Accenture Releases New Paper on Fintech, the Challenges and Opportunities & Opens Fintech Innovation Lab in Asia-Pacificby Fintech News Singapore April 24, 2016
Banks should not consider fintech startups as competitors but rather enablers. Those that can assess, adapt and adopt new technologies most quickly will be best positioned to achieve their desired position in the new industry structure, according to consultancy firm Accenture.
“Successful banks will rapidly make clear strategic decisions on the business model and use this vision to rally their talent around a more compelling journey, rather than the cost cutting downward spiral in which many players are now falling,” the company claims in a new report.
Entitled ‘Fintech and the evolving landscape: landing points for the industry,’ the study analyzes the latest global fintech trends and discusses the challenges and opportunities that fintech companies can pose for banks.
The fintech landscape
In 2015, global fintech investment increased by 75% to reach US$22.3 billion. According to Accenture, the industry is showing signs of a new level of maturity with a continued increase in larger deal sizes and some regions cooling-off.
Asia-Pacific is now the second biggest region for fintech investment after North America, outpacing Europe. In APAC, fintech investment more than quadrupled in 2015 to US$4.3 billion with China leading the trend.
“The drive for fintech innovation is spreading well beyond traditional tech hubs,” Richard Lumb, Accenture’s group chief executive for Financial Services, said.
“New frontiers like robotics, blockchain and the Internet of Things are bound less by geography than by the industry’s ability to adopt and scale clever ideas that improve service and efficiencies. The so-called ‘Fourth Industrial Revolution’ is a global phenomenon that brings new innovation and digital companies that compete and collaborate with traditional financial services. Bank customers stand to gain from this.”
— FinTechLabAPAC (@FinTechLabAPAC) 17. April 2016
Collaboration versus Competition
Accenture draws a distinction between “disruptors” and collaborative fintech ventures. Collaborative fintech ventures, those primarily targeting financial institutions as customers, are gaining ground over disruptive players.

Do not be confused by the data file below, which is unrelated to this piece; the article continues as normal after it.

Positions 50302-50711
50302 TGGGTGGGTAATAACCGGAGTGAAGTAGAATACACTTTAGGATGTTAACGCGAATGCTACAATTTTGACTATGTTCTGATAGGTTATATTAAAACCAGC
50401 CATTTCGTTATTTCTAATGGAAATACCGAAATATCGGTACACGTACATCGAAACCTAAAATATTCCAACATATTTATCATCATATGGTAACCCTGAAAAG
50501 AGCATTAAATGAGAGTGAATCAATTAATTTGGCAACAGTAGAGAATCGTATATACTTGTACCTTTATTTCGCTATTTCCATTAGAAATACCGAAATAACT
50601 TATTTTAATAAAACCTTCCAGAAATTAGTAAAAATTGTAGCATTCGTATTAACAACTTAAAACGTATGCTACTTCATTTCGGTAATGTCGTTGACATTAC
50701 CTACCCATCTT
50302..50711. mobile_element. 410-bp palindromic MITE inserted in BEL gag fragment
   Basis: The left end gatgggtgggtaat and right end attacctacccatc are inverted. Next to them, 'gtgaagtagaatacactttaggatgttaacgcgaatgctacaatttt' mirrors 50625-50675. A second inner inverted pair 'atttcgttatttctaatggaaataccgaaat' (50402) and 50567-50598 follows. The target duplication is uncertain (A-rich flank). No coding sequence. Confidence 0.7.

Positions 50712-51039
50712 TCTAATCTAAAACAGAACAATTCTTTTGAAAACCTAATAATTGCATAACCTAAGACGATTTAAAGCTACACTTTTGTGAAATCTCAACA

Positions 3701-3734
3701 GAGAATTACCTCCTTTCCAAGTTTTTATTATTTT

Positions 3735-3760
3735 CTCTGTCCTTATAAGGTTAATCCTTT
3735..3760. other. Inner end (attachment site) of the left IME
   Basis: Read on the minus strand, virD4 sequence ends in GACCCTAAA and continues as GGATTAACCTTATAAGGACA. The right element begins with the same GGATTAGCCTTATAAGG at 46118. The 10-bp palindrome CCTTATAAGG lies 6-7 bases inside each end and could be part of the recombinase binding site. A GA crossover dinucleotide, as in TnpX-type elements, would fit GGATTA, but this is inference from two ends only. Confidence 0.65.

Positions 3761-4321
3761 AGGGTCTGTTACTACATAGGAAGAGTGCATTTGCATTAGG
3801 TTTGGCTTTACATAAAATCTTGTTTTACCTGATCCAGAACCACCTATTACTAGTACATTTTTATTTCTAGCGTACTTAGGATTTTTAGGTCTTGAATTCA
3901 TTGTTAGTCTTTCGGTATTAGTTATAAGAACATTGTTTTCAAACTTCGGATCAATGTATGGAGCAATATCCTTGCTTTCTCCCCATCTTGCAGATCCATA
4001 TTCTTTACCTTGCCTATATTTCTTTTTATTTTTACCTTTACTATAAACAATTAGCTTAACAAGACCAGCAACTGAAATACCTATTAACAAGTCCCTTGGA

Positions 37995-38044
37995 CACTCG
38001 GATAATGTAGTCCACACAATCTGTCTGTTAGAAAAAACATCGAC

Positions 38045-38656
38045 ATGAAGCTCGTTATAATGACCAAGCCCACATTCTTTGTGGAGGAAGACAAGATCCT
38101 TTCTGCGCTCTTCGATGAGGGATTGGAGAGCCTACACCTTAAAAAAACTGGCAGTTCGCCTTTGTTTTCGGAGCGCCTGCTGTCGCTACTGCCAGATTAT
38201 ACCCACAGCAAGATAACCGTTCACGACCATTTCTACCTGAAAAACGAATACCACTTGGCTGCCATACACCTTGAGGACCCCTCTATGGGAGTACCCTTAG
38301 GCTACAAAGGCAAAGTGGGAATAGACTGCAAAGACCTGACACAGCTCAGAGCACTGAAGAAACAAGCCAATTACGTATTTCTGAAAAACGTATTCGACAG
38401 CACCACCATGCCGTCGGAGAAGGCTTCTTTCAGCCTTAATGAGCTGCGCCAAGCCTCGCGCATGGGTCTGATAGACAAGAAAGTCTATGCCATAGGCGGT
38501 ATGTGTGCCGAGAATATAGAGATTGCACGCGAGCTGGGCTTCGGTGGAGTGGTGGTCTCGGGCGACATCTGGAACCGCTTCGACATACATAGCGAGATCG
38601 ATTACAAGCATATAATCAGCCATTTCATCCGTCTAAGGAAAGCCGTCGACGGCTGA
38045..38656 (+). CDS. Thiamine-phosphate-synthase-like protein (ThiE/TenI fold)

“The proportion of competitive fintech ventures in Europe and Asia is much higher than in North America, which largely reflects the earlier stages of maturity of fintech markets, particularly outside of London,” Julian Skan, a managing director in Accenture’s Financial Services group who oversees the FinTech Innovation Lab London, said.
“London’s welcoming regulatory environment has made a preferred market for competitive fintech ventures to test their propositions. Banks too stand to benefit from this, as it drives momentum to re-imagine their own capabilities.”
Moreover, the report suggests that tech giants, most particularly Google, Apple, Facebook, Amazon and Alibaba (GAFAA), have started offering financial services and are progressively redefining the landscape.
“As banks face increased pressure to reduce costs and drive stickier, more profitable relationships with their customers, larger technology and platform players may offer a more attractive set of rails on which to deliver services to customers,” the report reads.
GAFAA is “resetting the benchmark for customer experience.” Because they’ve recognized the value of financial data, these tech giants are increasingly offering banking-style services to customers.
Accenture advises banks and financial institutions to start learning from and collaborating with GAFAA.
“Banks must learn lessons from GAFAA about how to reach, interact with and delight their customers. By forming partnerships with these firms, they can access their deep pools of customer data and drive future products and services.”
The report echoes a previous study released by Accenture warning banks and traditional financial services players on the growing competition from the likes Google, Facebook, and Amazon.
These players have access to a huge amount of data that are leveraging to provide personalized, targeted financial services, and are ultimately serving clients better.
An industry that Google has started to tap into is insurance. In 2012, the tech giant launched an online insurance comparison site in the UK. Google Compare is a comparison-shopping site that lets users compare rates from different insurance providers. The firm’s insurance partners include Mercury Insurance and MetLife, as well as local providers.
Read the full ‘Fintech and the evolving landscape: landing points for the industry’ report: http://www.fintechinnovationlablondon.co.uk/fintech-evolving-landscape.aspx